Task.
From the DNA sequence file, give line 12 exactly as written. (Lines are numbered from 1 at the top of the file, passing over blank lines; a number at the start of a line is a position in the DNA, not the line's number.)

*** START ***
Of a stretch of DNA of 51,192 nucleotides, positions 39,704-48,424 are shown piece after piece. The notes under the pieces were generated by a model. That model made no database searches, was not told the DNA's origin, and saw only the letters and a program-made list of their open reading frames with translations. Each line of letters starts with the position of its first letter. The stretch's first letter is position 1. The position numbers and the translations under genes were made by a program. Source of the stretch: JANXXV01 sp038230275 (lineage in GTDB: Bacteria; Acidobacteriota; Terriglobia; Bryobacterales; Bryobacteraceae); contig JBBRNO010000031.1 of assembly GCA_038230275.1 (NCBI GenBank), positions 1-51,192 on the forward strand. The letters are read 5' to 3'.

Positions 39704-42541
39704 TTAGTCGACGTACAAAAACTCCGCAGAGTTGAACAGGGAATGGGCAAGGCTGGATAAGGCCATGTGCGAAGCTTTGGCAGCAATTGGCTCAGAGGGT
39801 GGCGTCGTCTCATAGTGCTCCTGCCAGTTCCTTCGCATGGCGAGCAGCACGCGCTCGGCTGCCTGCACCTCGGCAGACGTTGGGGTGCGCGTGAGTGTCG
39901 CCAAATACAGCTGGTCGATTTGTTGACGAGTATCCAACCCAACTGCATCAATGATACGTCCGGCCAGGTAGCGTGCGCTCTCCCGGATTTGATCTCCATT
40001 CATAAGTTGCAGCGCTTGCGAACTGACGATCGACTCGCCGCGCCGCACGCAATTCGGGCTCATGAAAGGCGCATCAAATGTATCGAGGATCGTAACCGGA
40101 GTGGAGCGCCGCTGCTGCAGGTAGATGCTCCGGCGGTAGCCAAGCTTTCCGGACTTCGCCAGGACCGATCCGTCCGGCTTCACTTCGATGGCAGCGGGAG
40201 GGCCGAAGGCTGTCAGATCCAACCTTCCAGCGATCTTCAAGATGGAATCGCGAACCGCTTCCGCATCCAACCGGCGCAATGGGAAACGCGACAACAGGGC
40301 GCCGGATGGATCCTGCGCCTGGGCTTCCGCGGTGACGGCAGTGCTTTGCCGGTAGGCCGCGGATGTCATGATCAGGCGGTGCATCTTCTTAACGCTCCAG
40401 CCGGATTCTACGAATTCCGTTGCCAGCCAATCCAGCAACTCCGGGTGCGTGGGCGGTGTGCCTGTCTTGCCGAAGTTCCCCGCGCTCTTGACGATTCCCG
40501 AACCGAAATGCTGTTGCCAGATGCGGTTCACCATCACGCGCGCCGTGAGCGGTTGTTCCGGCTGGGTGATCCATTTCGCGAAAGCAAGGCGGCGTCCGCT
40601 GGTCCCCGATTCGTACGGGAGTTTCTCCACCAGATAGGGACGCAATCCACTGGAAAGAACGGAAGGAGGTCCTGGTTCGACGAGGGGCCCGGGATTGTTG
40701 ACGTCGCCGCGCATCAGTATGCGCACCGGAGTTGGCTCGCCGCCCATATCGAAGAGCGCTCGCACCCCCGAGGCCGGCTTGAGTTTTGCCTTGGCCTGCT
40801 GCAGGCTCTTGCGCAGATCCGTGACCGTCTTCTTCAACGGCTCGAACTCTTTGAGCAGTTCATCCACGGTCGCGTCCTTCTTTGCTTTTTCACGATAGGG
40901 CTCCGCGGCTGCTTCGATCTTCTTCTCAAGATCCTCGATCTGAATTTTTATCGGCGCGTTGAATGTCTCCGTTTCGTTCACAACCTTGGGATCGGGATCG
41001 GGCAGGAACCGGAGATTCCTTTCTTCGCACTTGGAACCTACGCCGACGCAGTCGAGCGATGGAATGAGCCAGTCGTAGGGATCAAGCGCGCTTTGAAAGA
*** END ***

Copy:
40601 GGTCCCCGATTCGTACGGGAGTTTCTCCACCAGATAGGGACGCAATCCACTGGAAAGAACGGAAGGAGGTCCTGGTTCGACGAGGGGCCCGGGATTGTTG